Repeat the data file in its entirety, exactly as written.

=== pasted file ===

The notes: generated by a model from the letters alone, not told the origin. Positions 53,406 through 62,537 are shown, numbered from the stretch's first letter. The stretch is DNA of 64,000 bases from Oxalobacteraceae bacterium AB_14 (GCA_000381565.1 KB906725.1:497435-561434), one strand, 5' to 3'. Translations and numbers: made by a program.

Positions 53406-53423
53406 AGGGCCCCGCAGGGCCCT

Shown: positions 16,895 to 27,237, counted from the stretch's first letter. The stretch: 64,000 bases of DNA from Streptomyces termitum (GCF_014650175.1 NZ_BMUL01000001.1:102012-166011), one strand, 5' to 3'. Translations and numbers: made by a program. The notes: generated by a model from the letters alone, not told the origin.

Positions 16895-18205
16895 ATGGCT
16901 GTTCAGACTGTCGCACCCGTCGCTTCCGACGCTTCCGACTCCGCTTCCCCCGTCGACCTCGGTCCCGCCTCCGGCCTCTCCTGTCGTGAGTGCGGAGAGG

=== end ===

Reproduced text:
The notes: generated by a model from the letters alone, not told the origin. Positions 53,406 through 62,537 are shown, numbered from the stretch's first letter. The stretch is DNA of 64,000 bases from Oxalobacteraceae bacterium AB_14 (GCA_000381565.1 KB906725.1:497435-561434), one strand, 5' to 3'. Translations and numbers: made by a program.

Positions 53406-53423
53406 AGGGCCCCGCAGGGCCCT

Shown: positions 16,895 to 27,237, counted from the stretch's first letter. The stretch: 64,000 bases of DNA from Streptomyces termitum (GCF_014650175.1 NZ_BMUL01000001.1:102012-166011), one strand, 5' to 3'. Translations and numbers: made by a program. The notes: generated by a model from the letters alone, not told the origin.

Positions 16895-18205
16895 ATGGCT
16901 GTTCAGACTGTCGCACCCGTCGCTTCCGACGCTTCCGACTCCGCTTCCCCCGTCGACCTCGGTCCCGCCTCCGGCCTCTCCTGTCGTGAGTGCGGAGAGG